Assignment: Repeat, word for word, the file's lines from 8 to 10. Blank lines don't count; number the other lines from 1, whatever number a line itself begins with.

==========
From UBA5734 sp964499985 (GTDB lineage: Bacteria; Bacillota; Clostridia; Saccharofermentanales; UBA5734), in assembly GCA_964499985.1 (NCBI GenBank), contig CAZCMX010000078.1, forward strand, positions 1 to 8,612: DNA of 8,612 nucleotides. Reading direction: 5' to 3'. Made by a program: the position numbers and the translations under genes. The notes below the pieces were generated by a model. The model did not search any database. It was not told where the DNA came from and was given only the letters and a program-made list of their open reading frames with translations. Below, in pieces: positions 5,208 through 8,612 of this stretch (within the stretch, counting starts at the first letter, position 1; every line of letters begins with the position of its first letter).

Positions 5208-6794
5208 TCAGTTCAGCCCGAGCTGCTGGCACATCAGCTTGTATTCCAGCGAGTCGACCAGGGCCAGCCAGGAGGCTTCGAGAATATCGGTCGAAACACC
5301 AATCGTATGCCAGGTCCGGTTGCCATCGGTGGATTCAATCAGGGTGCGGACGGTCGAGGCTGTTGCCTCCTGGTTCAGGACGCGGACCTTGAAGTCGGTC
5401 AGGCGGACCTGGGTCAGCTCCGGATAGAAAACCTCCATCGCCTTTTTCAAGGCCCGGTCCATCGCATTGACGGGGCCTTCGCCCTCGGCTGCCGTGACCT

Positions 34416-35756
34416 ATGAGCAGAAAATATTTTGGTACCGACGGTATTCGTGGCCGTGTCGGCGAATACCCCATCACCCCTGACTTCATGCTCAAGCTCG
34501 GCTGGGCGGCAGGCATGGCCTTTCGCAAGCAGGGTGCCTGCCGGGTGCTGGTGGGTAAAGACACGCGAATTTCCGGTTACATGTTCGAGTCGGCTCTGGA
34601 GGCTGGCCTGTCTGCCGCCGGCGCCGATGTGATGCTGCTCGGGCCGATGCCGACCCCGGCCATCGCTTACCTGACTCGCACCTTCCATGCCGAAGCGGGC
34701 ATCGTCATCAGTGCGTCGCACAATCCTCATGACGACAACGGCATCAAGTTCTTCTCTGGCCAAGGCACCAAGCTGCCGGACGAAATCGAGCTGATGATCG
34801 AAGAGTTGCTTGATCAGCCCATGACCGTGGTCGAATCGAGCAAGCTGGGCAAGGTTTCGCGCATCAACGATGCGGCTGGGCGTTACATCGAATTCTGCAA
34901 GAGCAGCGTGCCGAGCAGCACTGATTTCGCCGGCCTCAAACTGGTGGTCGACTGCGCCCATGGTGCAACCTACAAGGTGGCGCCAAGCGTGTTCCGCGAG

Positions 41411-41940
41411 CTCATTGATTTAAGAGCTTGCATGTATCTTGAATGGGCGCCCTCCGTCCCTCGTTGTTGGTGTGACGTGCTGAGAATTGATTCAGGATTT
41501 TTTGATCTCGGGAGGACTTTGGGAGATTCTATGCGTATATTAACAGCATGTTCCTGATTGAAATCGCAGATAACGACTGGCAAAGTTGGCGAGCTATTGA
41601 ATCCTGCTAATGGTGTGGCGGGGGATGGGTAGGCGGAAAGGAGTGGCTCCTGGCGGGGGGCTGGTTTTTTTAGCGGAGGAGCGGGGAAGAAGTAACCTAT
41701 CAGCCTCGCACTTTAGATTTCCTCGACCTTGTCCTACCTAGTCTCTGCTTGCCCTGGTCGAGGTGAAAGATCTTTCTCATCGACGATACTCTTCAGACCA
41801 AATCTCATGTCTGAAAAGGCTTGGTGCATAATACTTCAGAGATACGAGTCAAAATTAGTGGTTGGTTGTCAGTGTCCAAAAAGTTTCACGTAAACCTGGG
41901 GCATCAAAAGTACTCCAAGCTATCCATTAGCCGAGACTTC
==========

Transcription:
34501 GCTGGGCGGCAGGCATGGCCTTTCGCAAGCAGGGTGCCTGCCGGGTGCTGGTGGGTAAAGACACGCGAATTTCCGGTTACATGTTCGAGTCGGCTCTGGA
34601 GGCTGGCCTGTCTGCCGCCGGCGCCGATGTGATGCTGCTCGGGCCGATGCCGACCCCGGCCATCGCTTACCTGACTCGCACCTTCCATGCCGAAGCGGGC
34701 ATCGTCATCAGTGCGTCGCACAATCCTCATGACGACAACGGCATCAAGTTCTTCTCTGGCCAAGGCACCAAGCTGCCGGACGAAATCGAGCTGATGATCG